My lemonade tree after feeding it for a year - it's worth it!

WATERING: Citrus are thirsty plants.

  • If you neglect to water them during dry periods the fruit will also be dry. 
  • Continual water stress leaves the tree weakened and less productive.
  • Citrus need regular watering from flower bud formation through to fruit set to retain a good crop. Water stress is usually the cause of fruit drop.  Mulching will alleviate this.

MULCHING: Do not plant citrus (or any tree) in the middle of a lawn without having a grass-free mulched area out to the edge of the canopy.

  • Grass and weeds compete with your tree for water and nutrients - if left to grow  under the tree they also encourage collar rot of the citrus trunk 
  • Grass around trees also equals the dreaded whipper-snipper!  I have seen more young trees damaged and ring-barked by thoughtless 'whipping' than I have had hot dinners!
  • Wet newspaper, at least 10 sheets thick, can be used to kill weeds and grass under the tree and then topped with mulch regularly to prevent weeds returning. 
  • Always mulch past the drip-line of the tree as this is the area where most of the feeder roots are found.

TOP TIP:  A lot of folk have problems with brush turkeys and say that they are reluctant to mulch under trees for this reason - the critters just dig it up.  A way to overcome this is by planting a green manure crop in the mulch (they put back into the soil as well as anchoring the mulch) with something like nasturtium - non-invasive, hardy and very pretty.

Before pruning and mulching - note dry, cracked soil under tree and branches dragging on ground.

After. Branches pruned away from ground and mulched out to drip line.  This is the ideal height to keep a citrus tree.

PRUNING: Start to shape your trees from DAY ONE. It is very hard to make a silk purse out of a sow's ear - i.e. it is very hard to turn a ten year old unpruned, unloved tree into something beautiful, healthy and productive (a bit like people really!)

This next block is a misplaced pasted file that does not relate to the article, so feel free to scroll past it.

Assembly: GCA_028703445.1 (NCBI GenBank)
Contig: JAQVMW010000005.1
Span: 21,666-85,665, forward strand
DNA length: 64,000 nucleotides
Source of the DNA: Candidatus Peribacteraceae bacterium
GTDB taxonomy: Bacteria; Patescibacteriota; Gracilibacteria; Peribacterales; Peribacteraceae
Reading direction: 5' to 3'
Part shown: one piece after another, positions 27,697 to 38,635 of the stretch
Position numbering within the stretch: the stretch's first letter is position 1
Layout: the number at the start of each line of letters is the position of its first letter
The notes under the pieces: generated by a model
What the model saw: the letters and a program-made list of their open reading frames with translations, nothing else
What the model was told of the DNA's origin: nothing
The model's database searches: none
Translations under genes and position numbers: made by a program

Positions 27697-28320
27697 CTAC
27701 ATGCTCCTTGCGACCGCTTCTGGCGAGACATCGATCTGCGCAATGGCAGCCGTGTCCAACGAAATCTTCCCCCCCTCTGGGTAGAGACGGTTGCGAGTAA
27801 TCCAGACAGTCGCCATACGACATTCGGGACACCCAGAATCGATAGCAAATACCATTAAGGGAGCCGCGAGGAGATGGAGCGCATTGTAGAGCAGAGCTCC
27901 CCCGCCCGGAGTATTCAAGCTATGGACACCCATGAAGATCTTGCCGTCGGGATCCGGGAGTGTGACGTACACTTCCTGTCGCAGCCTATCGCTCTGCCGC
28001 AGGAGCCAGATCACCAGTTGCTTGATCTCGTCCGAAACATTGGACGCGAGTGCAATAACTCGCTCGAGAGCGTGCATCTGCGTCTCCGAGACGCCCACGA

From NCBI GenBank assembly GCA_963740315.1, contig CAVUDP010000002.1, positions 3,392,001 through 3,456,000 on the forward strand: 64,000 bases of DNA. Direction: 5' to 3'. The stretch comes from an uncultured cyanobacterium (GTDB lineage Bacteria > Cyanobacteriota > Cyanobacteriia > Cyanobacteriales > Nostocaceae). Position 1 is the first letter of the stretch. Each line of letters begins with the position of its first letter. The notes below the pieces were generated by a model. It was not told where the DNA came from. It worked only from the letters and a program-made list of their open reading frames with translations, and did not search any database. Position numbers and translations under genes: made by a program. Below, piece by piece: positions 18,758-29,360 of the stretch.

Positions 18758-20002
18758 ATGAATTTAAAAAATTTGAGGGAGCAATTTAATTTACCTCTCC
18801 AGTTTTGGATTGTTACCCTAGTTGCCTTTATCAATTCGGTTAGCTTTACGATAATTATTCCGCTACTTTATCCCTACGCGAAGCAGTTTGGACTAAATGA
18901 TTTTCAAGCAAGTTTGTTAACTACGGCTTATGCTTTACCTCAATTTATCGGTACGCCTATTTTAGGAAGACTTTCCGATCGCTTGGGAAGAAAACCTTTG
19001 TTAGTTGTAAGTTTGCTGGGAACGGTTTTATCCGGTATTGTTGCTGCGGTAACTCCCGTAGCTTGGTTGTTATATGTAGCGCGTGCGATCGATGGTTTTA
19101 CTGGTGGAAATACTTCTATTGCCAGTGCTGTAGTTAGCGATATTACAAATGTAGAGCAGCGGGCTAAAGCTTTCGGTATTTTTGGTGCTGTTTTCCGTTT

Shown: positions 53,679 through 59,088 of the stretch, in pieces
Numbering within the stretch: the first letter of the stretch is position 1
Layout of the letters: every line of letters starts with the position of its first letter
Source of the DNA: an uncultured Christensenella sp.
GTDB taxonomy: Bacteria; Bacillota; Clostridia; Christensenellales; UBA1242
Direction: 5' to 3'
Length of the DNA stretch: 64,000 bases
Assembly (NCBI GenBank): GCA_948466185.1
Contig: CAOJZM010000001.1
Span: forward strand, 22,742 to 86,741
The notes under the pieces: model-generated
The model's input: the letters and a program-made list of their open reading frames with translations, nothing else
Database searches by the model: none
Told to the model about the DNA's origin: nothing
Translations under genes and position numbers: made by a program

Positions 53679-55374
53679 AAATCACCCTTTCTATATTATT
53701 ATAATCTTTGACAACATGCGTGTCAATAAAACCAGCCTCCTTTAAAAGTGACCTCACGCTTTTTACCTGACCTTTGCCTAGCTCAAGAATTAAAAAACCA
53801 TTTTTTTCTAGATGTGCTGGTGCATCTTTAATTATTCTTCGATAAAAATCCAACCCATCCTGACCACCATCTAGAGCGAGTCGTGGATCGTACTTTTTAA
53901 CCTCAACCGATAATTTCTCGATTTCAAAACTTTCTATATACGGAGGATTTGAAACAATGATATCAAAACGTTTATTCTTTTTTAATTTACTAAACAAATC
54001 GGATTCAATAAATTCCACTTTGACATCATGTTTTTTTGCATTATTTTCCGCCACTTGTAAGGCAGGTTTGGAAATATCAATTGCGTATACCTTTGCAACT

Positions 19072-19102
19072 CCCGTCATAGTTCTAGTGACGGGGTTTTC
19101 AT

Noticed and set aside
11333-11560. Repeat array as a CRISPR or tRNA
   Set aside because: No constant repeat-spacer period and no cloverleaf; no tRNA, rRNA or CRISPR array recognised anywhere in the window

• Prune in June or July before the spring bud burst in frost-free areas. In frost affected areas delay pruning until after the last frost. 
  • Remove dead or damaged branches, branches growing inwards and very low branches to improve air circulation. LIFT THE SKIRT. After pruning, the lower edge of the canopy should be 60 - 90 cm clear of the ground.
  • Shape the tree after harvest in early spring.

Citrus graft
A NOTE ABOUT CITRUS GRAFTING:  All citrus that you buy have been grafted.  This means that two different species of citrus have been 'cleft' together to make one plant.  Generally the 'rootstock' is Citrus trifoliate  (meaning-three-leaves) and is used because it is resistant to a soil born disease called phytophtera which, in the past just about wiped out the world-wide citrus industry.  The 'scion' or main plant on the top is the desirable species be it Seville orange, Eureka lemon, Tahitian lime etc.

If you look carefully at a citrus plant you can always see where it has been grafted - it's where the 'dog-leg' is!

Shoots that came from below graft
The photo on the left shows unwanted shoots of trifoliate which grew below the graft of my lemon tree- TAKE THEM OFF!  Most citrus will throw out a few of these unwanted shoots. A regular part of pruning maintenance is to remove shoots of trifoliata from below the graft as soon as possible, as they steal vigour from the tree and, if left too long, leave large wounds for disease to enter when they are cut.
They are viciously thorny so be wary handling them!

Aim to have mature trees no more than 2.5 to 3 m high. Higher than this just creates problems with harvesting and pest control. Larger trees are not more productive than smaller, well-managed trees. Once you have taken all unwanted branches you do not have to be too fussy about trimming the outer growth - most citrus growers just take a pair of shears to their trees!

A NOTE ABOUT WASP GALL DAMAGE:  You may notice these swollen lumps on citrus branches - make sure you prune these and destroy them.  This is the damage that the burrowing wasp gall makes - if left, they will weaken the tree and eventually destroy it.

Damage from citrus wasp gall.  Prune out of tree to prevent re-infection

NOTE:  By following these few simple guidelines a lot of the common problems citrus growers have will not occur - i.e better fruiting and less pests and diseases.